Nowadays, I would say it is much harder to stand out of the crowd. Most people my age and in their twenties are or are on their way to becoming vegetarian/vegan and are fighting for human rights. We are changing our habits to help the environment and/or to help others the best we can. I am no exception. A proclaimed vegan and feminist, I am not an uncommon species. But, when I take the time to think about it, it is actually not a bad thing. It means we, vegans and feminists, have a genuine chance at making the world a better place.
The thing is, as hard as it is for me to admit, I have always wanted to differentiate myself from others. When I was younger, I would always be the opposite of my sister. If she loved something, I hated it. At school too, I wanted to stand out, be different; in any way. This mindset is changing. Although there was ,and still is, a tiny voice in my head that wants me to be different, I am accepting that on some levels of my life, I share similarities with others. Life is no competition, so I should not feel I have to compete and be the opposite of someone and everyone to leave my mark.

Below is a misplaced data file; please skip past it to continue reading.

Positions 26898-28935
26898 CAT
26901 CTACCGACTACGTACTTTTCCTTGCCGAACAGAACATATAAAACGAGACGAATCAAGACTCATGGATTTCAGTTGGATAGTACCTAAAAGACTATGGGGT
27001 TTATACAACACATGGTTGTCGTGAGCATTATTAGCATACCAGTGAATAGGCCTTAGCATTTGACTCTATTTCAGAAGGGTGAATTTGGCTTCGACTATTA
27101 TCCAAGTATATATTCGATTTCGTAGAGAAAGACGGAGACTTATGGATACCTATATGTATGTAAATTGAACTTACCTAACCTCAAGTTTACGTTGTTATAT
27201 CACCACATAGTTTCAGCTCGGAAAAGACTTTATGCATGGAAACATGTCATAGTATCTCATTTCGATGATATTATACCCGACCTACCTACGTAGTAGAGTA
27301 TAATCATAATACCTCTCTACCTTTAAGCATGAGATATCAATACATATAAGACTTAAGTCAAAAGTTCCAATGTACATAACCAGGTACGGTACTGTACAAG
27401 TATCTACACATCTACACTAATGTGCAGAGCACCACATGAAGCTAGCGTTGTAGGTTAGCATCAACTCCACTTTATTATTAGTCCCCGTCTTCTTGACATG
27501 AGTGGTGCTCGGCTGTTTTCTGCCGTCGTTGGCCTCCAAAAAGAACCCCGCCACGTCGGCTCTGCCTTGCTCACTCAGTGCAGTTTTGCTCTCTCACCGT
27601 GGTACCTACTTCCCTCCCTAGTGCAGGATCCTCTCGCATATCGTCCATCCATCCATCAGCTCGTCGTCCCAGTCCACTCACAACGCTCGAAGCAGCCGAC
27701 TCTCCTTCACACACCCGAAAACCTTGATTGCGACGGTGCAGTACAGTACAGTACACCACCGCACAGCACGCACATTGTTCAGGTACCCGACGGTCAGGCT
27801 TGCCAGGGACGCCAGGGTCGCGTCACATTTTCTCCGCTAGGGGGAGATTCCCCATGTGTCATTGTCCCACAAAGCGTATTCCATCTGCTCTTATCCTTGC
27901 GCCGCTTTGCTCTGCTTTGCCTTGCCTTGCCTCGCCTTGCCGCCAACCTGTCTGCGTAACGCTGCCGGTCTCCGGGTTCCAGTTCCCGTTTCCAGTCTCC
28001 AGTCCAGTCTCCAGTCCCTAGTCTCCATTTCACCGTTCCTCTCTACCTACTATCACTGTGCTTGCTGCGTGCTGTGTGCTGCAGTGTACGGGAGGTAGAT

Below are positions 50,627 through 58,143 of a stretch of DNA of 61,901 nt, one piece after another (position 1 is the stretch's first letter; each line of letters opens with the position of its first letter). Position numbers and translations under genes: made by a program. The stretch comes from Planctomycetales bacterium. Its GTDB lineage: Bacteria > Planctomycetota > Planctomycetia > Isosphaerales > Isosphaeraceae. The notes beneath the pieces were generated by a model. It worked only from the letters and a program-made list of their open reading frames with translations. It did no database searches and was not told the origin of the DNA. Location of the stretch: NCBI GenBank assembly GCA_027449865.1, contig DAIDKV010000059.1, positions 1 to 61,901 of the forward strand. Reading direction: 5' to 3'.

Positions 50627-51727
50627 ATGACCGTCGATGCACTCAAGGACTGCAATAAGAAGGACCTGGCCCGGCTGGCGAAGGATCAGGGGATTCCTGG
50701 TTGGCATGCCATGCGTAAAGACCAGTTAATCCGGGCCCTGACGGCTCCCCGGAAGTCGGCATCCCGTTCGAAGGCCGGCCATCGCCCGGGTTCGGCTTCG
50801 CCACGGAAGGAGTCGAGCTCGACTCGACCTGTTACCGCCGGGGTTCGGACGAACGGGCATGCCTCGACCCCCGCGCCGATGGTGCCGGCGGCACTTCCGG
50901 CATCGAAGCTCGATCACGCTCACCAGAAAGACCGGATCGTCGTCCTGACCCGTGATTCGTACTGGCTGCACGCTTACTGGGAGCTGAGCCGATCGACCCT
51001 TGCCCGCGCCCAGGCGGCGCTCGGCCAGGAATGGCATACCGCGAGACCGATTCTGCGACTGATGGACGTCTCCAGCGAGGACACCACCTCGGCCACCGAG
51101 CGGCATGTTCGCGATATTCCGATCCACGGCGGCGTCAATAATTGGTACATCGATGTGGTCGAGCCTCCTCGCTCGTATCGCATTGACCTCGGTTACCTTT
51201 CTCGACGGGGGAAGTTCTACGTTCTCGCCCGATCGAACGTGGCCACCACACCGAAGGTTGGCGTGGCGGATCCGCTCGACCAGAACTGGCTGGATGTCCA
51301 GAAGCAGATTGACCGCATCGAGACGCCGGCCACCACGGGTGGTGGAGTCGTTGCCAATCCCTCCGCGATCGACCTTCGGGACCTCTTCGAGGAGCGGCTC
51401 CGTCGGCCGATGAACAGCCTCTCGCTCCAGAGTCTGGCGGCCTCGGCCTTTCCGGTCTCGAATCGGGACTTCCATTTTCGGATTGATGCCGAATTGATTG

During the summer of 2018, I had the incredible opportunity to go to Nepal on a humanitarian project with Projects Abroad. Even though it was an amazing experience that made me grow and see the world through new eyes, it was hard to acknowledge that so many people were like me. With Projects Abroad only, three hotels were completely booked with young volunteers. I had to face the fact that I wasn’t the only 16-year-old trying to help others and make the world a better place. But as I wrote earlier, I am learning to accept these similarities I have to my generation and to suppress the little voice telling me to be different. I should not try to be someone else just to prove to myself, and to others, that I am worthy. Difference does not make you worthier, authenticity does. I love the person I am becoming and all I want is to continue on the path of self-growth I am on.
In today’s society, I feel like we are all trying to leave our mark in the world, but what we have to understand is that we can’t all leave one. What we can do, though, is leave a mark as a community, as a whole generation that is fighting for what it wants: a better world and a better planet for every single human being. We have to stop trying to prove ourselves and start accepting the fact that we do have similarities AND differences. We have to embrace them and hope for the best. We have to take all our amazing initiatives and do good in this world we want better!
Sarah Ève Lemieux